Dr. David Day, Department of History
Evaluation of Academic Objectives
The goals of this project as stated in the original proposal include the following academic objectives:
The creation of an online bibliography of research that documents music copyists.
Creation of an online prototype index of music copyists’ hands.
A joint conference presentation by two BYU students at the July 2010 meeting of the
International Association of Music Libraries held in Moscow, Russia.
A published article representing the revised conference presentation of the two students.
Objectives 1 through 3 were successfully completed. Objective four was partially achieved. The details of the objectives were slightly modified over the course of the first year of the project. Although the original proposal indicated that we would use WordPress to create the prototype index, we soon found that a wiki was a more effective platform for presenting the information. The online bibliography was posted to the Internet in an incomplete draft version in order to raise awareness of the project prior to the Moscow conference. We wanted to refine these products further, but our grant funds were depleted in August 2010 and our request for a renewal of the grant for 2011 was denied.
The final versions of the online bibliography and prototype index (objectives 1 and 2) can be viewed at these URLs respectively:
Objective 3, the conference presentation, was successfully completed. The specifics of the conference presentation evolved after submitting the original proposal. In the end, each of the two students was able to make a separate thirty-minute presentation. The first by Briana Hurst focused on the online bibliography, and the second given by Lindsay Weaver demonstrated the prototype online index. The conference presentations were well prepared and generally received positively by the audience. Lindsay’s presentation on the prototype index of copyists’ hands, in particular, prompted a lively audience discussion. Throughout the remainder of the conference I received many compliments on the students’ presentations and even overheard many positive remarks when those commenting did not know I was listening. Both student presentations were prepared well in advance of the conference. Both students rehearsed their presentation with their mentor, David Day, repeatedly prior to the conference. Both prepared excellent PowerPoint presentations to help convey their message in the context of an international conference where most in the audience were not native English speakers.
While attending the 2011 conference of the same organization in Dublin this past summer, I received some additional positive feedback. The representative who had organized the 2010 Moscow conference pulled me aside, and a year after our students’ presentations, told me that she had the greatest respect for BYU’s mentoring program. She indicated that more of this kind of student involvement in the organization is essential for its future.
Objective 4, a single published article, was not completed as originally envisioned. First, the students’ personalities and their approach to their specific assignments resulted in a separation of the work. Lindsay completed her prototype index of copyists’ hands, but did not have enough resources left at the end of the conference to work on a related article. The content of Briana’s bibliography grew much larger than anticipated. We requested additional funding for 2011 to continue the both Lindsay’s and Briana’s projects, but this request for funding was not approved. I was able to find limited funds to permit Briana to continue working on the bibliography during portions of the academic year 2010-2011. Even with this additional help, she was not able to publish what had become a book-length bibliography. At one point we submitted selections of her work for consideration for publication in the journal Fontes Artis Musicae, but the editor indicated it was much too large to publish as an article. When Briana could no longer work on the bibliography, we agreed to leave it to another student (or me) to finish, with an understanding that her work will be fully credited. I hope to provide the opportunity to another student rather than completing the publication myself.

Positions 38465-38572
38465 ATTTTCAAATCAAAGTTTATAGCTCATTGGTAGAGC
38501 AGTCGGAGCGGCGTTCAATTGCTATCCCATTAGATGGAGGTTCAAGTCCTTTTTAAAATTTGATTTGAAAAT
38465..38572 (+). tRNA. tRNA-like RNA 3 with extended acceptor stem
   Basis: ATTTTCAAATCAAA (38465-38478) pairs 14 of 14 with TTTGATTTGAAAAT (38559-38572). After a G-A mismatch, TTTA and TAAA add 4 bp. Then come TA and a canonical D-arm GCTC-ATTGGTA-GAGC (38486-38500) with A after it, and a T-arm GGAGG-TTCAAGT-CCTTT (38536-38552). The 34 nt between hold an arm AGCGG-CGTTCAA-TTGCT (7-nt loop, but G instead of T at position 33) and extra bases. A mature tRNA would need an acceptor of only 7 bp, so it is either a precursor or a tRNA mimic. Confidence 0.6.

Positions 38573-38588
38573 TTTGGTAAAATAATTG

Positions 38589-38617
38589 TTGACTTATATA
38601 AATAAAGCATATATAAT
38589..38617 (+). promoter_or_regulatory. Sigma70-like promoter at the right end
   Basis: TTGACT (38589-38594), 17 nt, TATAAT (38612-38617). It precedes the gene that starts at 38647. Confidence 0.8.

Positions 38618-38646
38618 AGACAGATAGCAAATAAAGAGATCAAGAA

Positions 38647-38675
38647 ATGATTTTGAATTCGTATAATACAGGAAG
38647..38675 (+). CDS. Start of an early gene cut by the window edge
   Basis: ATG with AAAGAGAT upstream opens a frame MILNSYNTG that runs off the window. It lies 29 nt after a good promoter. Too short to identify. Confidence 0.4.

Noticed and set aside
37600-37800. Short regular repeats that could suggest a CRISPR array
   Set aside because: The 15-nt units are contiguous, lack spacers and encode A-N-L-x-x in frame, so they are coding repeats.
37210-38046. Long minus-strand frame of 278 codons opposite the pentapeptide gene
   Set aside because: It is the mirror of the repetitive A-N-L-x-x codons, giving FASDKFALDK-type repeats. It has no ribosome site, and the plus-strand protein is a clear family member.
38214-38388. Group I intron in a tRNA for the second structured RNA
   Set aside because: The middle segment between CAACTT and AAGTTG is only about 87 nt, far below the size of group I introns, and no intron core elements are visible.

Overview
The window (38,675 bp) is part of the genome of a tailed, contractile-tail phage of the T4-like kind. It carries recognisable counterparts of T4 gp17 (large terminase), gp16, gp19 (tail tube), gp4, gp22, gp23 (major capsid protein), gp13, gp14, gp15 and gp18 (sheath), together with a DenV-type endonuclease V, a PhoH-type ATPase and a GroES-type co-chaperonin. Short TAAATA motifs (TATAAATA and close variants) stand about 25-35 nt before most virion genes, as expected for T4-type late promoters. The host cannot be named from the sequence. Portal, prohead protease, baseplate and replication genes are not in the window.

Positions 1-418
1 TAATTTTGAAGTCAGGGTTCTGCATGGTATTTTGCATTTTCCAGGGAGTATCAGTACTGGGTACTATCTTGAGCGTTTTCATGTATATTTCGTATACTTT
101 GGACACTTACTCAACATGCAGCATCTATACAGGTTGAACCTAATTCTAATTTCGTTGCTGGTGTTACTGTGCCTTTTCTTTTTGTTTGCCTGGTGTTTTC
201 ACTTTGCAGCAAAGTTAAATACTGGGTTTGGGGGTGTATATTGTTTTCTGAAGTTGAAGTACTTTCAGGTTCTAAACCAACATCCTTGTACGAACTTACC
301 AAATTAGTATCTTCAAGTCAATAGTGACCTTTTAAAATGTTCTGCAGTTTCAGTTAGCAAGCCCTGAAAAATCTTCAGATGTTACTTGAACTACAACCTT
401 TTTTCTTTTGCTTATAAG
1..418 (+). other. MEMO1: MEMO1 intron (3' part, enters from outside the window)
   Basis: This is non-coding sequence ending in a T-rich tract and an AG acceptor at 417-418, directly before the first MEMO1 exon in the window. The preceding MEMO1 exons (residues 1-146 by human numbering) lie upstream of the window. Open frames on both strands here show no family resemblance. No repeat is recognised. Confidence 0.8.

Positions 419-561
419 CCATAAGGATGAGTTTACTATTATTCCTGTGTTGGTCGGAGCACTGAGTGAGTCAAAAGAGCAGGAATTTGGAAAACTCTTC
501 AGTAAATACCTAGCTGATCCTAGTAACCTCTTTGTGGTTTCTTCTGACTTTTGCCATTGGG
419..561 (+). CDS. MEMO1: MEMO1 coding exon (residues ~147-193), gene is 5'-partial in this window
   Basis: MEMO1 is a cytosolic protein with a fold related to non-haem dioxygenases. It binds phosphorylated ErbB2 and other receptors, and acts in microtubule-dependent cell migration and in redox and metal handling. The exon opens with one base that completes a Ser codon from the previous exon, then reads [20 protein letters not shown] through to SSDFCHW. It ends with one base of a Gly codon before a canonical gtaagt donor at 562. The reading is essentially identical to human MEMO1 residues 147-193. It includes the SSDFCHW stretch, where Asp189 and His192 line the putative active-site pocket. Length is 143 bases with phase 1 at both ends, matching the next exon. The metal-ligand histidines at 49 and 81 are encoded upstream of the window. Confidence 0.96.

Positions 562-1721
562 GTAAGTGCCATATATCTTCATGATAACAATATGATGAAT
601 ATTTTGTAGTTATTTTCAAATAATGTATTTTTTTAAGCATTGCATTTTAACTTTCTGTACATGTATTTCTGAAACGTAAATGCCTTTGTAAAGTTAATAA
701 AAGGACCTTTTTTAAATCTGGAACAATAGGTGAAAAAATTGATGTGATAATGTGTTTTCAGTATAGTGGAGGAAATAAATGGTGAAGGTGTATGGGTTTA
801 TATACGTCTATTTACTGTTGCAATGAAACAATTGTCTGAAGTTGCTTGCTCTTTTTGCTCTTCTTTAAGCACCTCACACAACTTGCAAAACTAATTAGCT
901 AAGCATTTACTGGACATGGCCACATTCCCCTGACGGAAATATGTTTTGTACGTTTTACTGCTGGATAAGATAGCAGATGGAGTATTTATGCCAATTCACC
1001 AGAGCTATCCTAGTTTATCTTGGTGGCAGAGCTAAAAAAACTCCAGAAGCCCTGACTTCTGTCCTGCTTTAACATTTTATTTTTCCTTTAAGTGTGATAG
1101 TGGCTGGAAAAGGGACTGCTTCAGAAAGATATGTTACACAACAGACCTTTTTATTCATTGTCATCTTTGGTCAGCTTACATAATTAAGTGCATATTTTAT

Evaluation of the Mentoring Environment
Speaking from the mentor’s perspective, I feel that there was a good working relationship with both students. Both students worked on a daily basis in the library, in the immediate vicinity of my office. I feel I was readily accessible to both students when they had questions and needed directions. Again, speaking from the perspective of the mentor, I found that each student displayed unique aptitudes and working patterns. Lindsay, on one hand, aggressively asserted her own creative initiatives. She understood the big picture from the outset and quickly adapted to different technologies and possibilities as her work progressed. By contrast, Briana applied a consistent, methodic approach to the compilation of her bibliography, but showed less creativity, looking to me for specific directions. It was not my original design, but I soon concluded that the two students were more inclined to work independently. I therefore decided to let each focus on the aspects of the project that interested them most.
As Lindsay progressed in her design and implementation of the prototype index, two fortunate opportunities developed that enabled us to begin collaboration with other institutions. While visiting the Bay Area in early May 2010, I negotiated permission to photograph manuscripts at UC Berkeley, Stanford, and the Beethoven Center at San Jose State University. Access to these images made it possible for Lindsay to expand her research into the realm of comparing and relating similar and identical hands found in different collections. This advancement helped support the fundamental thesis of her work, that identification of individual hands helps trace the provenance and migration of otherwise undocumented sources.